News / Europe

Russia Hopes Climate Change Maximizes Arctic Shipping

A general view shows Chinese ice breaker ship 'Xuelong' - also called 'Snow Dragon' - docking at Tianjin, November 3, 2011.A general view shows Chinese ice breaker ship 'Xuelong' - also called 'Snow Dragon' - docking at Tianjin, November 3, 2011.
x
A general view shows Chinese ice breaker ship 'Xuelong' - also called 'Snow Dragon' - docking at Tianjin, November 3, 2011.
A general view shows Chinese ice breaker ship 'Xuelong' - also called 'Snow Dragon' - docking at Tianjin, November 3, 2011.
TEXT SIZE - +
— Americans may have seen the downside of climate change when Hurricane Sandy bashed into New Jersey and New York City in October. Some scientists say melting Arctic ice helped to create the largest Atlantic hurricane on record.

Russians and Chinese, however, see an upside to ice melting in the Arctic.

On Wednesday, Russia’s Arctic summer shipping season closed, recording record ship transits and record cargo volumes. There were 47 crossings by ships between Asia and Europe - almost 12 times the four recorded in 2010.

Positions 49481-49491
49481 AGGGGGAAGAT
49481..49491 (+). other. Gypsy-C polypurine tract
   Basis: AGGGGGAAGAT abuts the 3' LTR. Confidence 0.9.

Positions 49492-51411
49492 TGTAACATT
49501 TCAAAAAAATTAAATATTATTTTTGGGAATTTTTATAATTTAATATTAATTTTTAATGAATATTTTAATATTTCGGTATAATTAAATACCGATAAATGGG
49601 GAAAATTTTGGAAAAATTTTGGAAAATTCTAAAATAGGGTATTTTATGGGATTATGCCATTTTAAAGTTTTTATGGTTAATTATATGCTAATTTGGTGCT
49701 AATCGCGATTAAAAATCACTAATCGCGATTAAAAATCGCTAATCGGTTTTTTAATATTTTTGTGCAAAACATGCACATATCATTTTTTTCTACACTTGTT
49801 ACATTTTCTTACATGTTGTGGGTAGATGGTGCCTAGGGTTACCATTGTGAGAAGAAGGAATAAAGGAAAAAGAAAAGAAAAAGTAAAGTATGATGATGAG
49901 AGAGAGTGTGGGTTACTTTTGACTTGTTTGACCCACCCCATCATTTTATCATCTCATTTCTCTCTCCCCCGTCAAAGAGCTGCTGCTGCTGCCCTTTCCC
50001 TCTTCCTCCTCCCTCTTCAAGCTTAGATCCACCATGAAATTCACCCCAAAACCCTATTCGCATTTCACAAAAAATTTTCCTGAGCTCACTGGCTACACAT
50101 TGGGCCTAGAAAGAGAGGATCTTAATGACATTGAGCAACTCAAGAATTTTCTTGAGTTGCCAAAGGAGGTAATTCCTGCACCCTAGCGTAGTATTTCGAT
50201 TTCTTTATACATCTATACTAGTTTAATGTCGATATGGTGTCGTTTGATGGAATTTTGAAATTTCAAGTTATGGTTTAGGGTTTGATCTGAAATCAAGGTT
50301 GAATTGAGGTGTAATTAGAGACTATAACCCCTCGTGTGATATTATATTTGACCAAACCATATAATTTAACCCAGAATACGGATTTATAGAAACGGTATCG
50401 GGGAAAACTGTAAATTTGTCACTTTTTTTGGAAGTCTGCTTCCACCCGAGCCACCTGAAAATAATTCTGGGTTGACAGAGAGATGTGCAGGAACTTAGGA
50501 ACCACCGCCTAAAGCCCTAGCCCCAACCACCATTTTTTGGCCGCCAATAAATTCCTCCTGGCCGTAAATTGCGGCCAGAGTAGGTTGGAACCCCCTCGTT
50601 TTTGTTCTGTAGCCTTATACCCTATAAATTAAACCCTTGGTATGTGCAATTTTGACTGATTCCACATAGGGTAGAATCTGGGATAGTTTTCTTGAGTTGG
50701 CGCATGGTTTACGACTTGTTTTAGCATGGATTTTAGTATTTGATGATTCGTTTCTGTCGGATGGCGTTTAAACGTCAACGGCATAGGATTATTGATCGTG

Arctic ice recedes

Melting Arctic ice - and changing attitudes - made the difference.

In September, American satellites recorded the greatest shrinkage of Arctic ice since monitoring started 33 years ago. This summer, ice retreated to 3.4 million square kilometers - about half the average levels recorded in the 1980s and 1990s. The surveys are made by the National Snow and Ice Data Center at University of Colorado Boulder

With more open water, U.S. experts predict that cargo volumes will increase this decade by more than 50 times from this year’s level. For northern Europe, the Russian Arctic route can cut 7,000 kilometers off the standard trip to Asia through Egypt’s Suez Canal.